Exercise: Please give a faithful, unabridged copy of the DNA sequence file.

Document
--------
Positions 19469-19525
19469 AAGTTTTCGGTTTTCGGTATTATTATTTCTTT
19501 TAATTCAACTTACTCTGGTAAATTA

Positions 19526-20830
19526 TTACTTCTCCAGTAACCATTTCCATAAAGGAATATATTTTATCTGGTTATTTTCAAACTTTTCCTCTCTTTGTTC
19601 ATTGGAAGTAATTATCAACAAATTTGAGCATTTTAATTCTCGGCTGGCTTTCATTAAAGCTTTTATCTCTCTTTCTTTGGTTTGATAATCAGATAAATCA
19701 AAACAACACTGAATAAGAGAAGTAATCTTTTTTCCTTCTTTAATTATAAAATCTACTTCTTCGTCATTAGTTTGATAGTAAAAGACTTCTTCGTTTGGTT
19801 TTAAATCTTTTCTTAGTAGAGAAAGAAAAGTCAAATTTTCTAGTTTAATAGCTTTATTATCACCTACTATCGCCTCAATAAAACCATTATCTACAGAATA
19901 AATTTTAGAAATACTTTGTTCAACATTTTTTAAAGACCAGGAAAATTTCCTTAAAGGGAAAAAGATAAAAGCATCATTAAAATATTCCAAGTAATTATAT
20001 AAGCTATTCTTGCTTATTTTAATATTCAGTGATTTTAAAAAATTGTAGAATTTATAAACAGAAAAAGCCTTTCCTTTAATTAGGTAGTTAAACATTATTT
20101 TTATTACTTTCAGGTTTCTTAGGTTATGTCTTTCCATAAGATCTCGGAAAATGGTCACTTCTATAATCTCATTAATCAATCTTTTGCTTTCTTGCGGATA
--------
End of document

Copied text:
Positions 19469-19525
19469 AAGTTTTCGGTTTTCGGTATTATTATTTCTTT
19501 TAATTCAACTTACTCTGGTAAATTA

Positions 19526-20830
19526 TTACTTCTCCAGTAACCATTTCCATAAAGGAATATATTTTATCTGGTTATTTTCAAACTTTTCCTCTCTTTGTTC
19601 ATTGGAAGTAATTATCAACAAATTTGAGCATTTTAATTCTCGGCTGGCTTTCATTAAAGCTTTTATCTCTCTTTCTTTGGTTTGATAATCAGATAAATCA
19701 AAACAACACTGAATAAGAGAAGTAATCTTTTTTCCTTCTTTAATTATAAAATCTACTTCTTCGTCATTAGTTTGATAGTAAAAGACTTCTTCGTTTGGTT
19801 TTAAATCTTTTCTTAGTAGAGAAAGAAAAGTCAAATTTTCTAGTTTAATAGCTTTATTATCACCTACTATCGCCTCAATAAAACCATTATCTACAGAATA
19901 AATTTTAGAAATACTTTGTTCAACATTTTTTAAAGACCAGGAAAATTTCCTTAAAGGGAAAAAGATAAAAGCATCATTAAAATATTCCAAGTAATTATAT
20001 AAGCTATTCTTGCTTATTTTAATATTCAGTGATTTTAAAAAATTGTAGAATTTATAAACAGAAAAAGCCTTTCCTTTAATTAGGTAGTTAAACATTATTT
20101 TTATTACTTTCAGGTTTCTTAGGTTATGTCTTTCCATAAGATCTCGGAAAATGGTCACTTCTATAATCTCATTAATCAATCTTTTGCTTTCTTGCGGATA